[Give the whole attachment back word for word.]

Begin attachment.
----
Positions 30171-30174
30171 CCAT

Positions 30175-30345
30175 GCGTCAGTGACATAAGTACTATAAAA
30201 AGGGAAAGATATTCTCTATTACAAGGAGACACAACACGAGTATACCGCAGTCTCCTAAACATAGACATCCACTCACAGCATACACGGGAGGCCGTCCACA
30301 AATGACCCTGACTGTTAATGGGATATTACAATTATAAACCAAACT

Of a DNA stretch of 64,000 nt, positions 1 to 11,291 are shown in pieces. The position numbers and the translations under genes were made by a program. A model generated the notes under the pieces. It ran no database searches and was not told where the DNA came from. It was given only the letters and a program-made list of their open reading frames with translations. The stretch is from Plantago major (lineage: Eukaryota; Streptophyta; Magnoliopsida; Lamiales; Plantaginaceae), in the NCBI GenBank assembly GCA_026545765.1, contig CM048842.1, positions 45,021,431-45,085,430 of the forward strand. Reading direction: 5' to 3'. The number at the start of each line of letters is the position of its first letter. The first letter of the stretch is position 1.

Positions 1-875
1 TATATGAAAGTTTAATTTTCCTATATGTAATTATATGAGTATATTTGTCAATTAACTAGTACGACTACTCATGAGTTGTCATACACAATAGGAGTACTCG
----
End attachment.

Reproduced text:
Positions 30171-30174
30171 CCAT

Positions 30175-30345
30175 GCGTCAGTGACATAAGTACTATAAAA
30201 AGGGAAAGATATTCTCTATTACAAGGAGACACAACACGAGTATACCGCAGTCTCCTAAACATAGACATCCACTCACAGCATACACGGGAGGCCGTCCACA
30301 AATGACCCTGACTGTTAATGGGATATTACAATTATAAACCAAACT

Of a DNA stretch of 64,000 nt, positions 1 to 11,291 are shown in pieces. The position numbers and the translations under genes were made by a program. A model generated the notes under the pieces. It ran no database searches and was not told where the DNA came from. It was given only the letters and a program-made list of their open reading frames with translations. The stretch is from Plantago major (lineage: Eukaryota; Streptophyta; Magnoliopsida; Lamiales; Plantaginaceae), in the NCBI GenBank assembly GCA_026545765.1, contig CM048842.1, positions 45,021,431-45,085,430 of the forward strand. Reading direction: 5' to 3'. The number at the start of each line of letters is the position of its first letter. The first letter of the stretch is position 1.

Positions 1-875
1 TATATGAAAGTTTAATTTTCCTATATGTAATTATATGAGTATATTTGTCAATTAACTAGTACGACTACTCATGAGTTGTCATACACAATAGGAGTACTCG